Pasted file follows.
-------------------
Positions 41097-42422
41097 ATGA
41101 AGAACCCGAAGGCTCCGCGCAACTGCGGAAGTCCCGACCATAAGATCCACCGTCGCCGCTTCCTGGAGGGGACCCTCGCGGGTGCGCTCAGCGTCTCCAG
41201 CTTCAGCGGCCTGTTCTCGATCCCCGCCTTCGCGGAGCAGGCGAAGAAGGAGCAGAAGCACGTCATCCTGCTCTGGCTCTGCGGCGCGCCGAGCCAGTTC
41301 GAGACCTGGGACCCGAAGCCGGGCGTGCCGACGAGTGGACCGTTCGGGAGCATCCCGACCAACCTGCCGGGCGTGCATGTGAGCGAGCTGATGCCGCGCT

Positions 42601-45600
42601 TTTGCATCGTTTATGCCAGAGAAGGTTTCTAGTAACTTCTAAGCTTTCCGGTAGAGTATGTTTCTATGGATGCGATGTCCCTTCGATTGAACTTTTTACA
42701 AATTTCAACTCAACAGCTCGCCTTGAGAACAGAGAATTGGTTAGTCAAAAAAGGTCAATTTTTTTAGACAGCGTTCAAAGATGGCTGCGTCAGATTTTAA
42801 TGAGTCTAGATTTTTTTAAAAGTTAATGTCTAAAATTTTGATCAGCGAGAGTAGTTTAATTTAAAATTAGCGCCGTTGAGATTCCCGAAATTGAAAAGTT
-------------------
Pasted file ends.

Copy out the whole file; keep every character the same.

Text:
Positions 41097-42422
41097 ATGA
41101 AGAACCCGAAGGCTCCGCGCAACTGCGGAAGTCCCGACCATAAGATCCACCGTCGCCGCTTCCTGGAGGGGACCCTCGCGGGTGCGCTCAGCGTCTCCAG
41201 CTTCAGCGGCCTGTTCTCGATCCCCGCCTTCGCGGAGCAGGCGAAGAAGGAGCAGAAGCACGTCATCCTGCTCTGGCTCTGCGGCGCGCCGAGCCAGTTC
41301 GAGACCTGGGACCCGAAGCCGGGCGTGCCGACGAGTGGACCGTTCGGGAGCATCCCGACCAACCTGCCGGGCGTGCATGTGAGCGAGCTGATGCCGCGCT

Positions 42601-45600
42601 TTTGCATCGTTTATGCCAGAGAAGGTTTCTAGTAACTTCTAAGCTTTCCGGTAGAGTATGTTTCTATGGATGCGATGTCCCTTCGATTGAACTTTTTACA
42701 AATTTCAACTCAACAGCTCGCCTTGAGAACAGAGAATTGGTTAGTCAAAAAAGGTCAATTTTTTTAGACAGCGTTCAAAGATGGCTGCGTCAGATTTTAA
42801 TGAGTCTAGATTTTTTTAAAAGTTAATGTCTAAAATTTTGATCAGCGAGAGTAGTTTAATTTAAAATTAGCGCCGTTGAGATTCCCGAAATTGAAAAGTT